The UK Carbon Reduction Commitment may sound fairly innocuous yet it represents legislation with some fairly significant and sharp teeth. The Department for Energy and Climate Change is quite serious about the implementation of this new law and there are hefty penalties ahead for those who, either way, do not fully understand or do not fully comply with its requirements.
Over the last few years there has been a lot of activity as part of a rush to address the issues of global warming and climate change. Greenhouse gas emissions must be curtailed, it is reasoned, or significant additional harm will be caused to our overall environment, impacting all forms of life on the planet.
The UK Carbon Reduction Commitment is a British based initiative, which is anticipated to provide a model for the rest of the world. The US Environmental Protection Agency announced shortly after introduction by the UK Department that they plan to introduce a similar scheme.
The new laws set out to ensure that the greenhouse gas reduction targets established by the Climate Change Act are adhered to. The Commitment establishes an auction-based emissions trading scheme and its reach is mandatory.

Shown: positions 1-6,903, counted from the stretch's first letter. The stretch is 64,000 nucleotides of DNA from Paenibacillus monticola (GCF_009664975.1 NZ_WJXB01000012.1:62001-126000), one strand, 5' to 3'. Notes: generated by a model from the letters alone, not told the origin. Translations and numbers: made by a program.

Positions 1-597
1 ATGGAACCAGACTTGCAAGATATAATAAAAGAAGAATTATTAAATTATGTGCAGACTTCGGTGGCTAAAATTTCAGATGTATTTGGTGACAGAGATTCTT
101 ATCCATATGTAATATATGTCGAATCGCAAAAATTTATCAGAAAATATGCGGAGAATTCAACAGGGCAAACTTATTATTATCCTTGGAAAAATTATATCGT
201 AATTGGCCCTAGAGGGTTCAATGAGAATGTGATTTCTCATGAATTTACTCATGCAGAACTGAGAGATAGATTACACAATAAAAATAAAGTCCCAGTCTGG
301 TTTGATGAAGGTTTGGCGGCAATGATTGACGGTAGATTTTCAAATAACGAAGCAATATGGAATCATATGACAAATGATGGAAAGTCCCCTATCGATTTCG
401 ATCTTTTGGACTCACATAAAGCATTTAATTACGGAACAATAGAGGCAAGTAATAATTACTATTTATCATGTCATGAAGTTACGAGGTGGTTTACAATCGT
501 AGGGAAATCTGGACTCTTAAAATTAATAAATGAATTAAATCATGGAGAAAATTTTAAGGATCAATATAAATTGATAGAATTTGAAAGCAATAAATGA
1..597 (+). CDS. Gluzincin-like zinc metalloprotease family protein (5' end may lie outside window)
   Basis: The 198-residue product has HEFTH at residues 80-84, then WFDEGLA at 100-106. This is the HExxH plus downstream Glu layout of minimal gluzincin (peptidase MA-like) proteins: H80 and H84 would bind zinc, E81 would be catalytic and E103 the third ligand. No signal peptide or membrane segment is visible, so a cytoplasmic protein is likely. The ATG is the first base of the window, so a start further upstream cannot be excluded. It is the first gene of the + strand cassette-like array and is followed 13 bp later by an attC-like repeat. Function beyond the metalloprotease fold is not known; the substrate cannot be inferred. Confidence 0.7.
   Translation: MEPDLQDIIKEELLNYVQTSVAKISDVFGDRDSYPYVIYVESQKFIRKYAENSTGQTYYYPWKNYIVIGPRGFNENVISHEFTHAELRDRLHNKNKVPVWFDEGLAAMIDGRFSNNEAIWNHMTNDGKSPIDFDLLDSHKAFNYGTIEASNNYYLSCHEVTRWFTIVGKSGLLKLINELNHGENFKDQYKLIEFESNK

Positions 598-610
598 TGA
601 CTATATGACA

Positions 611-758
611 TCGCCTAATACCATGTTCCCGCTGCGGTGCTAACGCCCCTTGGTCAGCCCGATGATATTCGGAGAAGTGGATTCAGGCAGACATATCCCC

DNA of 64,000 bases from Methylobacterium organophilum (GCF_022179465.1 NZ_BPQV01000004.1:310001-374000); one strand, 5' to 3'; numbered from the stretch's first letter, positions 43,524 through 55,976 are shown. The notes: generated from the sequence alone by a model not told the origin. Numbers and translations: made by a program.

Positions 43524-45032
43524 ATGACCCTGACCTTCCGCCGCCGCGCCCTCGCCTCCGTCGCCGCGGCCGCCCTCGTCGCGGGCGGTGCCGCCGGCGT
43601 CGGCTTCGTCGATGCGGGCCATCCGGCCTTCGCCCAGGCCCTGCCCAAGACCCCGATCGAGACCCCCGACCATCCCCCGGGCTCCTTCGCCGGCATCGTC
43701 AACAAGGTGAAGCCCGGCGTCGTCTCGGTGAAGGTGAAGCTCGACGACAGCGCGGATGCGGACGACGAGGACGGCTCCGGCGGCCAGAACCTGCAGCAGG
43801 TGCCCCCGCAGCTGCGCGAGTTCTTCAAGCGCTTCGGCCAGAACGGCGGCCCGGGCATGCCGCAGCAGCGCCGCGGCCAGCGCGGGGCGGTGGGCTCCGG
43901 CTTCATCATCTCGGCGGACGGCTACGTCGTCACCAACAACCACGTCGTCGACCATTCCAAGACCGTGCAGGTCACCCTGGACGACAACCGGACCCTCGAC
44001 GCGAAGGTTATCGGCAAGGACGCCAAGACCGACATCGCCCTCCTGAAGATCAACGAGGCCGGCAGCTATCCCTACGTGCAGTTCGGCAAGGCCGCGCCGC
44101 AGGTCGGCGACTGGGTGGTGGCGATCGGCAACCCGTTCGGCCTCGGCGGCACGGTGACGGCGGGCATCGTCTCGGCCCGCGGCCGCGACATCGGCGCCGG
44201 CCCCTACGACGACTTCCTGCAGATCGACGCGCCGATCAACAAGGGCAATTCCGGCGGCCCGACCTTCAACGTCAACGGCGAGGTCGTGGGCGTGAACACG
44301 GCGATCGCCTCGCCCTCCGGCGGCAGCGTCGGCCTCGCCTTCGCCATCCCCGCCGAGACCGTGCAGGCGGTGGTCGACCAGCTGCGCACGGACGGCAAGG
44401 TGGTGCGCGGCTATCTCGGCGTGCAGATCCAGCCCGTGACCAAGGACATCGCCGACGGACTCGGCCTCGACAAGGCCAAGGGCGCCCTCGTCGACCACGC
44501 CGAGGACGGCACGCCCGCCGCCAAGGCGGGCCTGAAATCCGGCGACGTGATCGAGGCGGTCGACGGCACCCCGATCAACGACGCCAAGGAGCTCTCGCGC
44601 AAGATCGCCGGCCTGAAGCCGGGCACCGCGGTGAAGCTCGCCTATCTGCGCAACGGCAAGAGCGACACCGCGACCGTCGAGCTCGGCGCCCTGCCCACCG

Many commercial enterprises within the UK seem somewhat confused. It is estimated that 20,000 UK firms will have to submit an information disclosure and a significant portion will have to pay fees and participate in full by the summer of 2010. As such, to avoid hefty penalties, all enterprises within the United Kingdom should consider whether they are are affected by these new regulations.
The government requires that it be notified by eligible businesses about their energy consumption needs and it will be necessary to buy credits from the government to cover anticipated requirements. This process will take place on an annual basis. For each credit that is purchased, one credit will be lost per tonne of greenhouse gases admitted through the enterprise's use of energy. It will be possible to trade the company's unused credits to other participants in the scheme or to put them into a "bank" for future use.
All participants are encouraged to demonstrate a saving in their energy consumption and will be eligible for a cash bonus provided by the government should they do so. Either way, performance records will be made available in a highly publicized set of reports. The entire concept is expected to be "revenue neutral" to the Chancellor of the Exchequer, the British government's revenue chief.
Companies, charities and government bodies should sit up and take notice to see whether they are affected by these regulations. Even though the full details of the regulations are still not 100% clear, each enterprise should immediately determine whether they are affected, whether they must participate and then should start to prepare for the collection of necessary information.
The UK government is fully committed and intends to ensure that the business world is similarly engaged.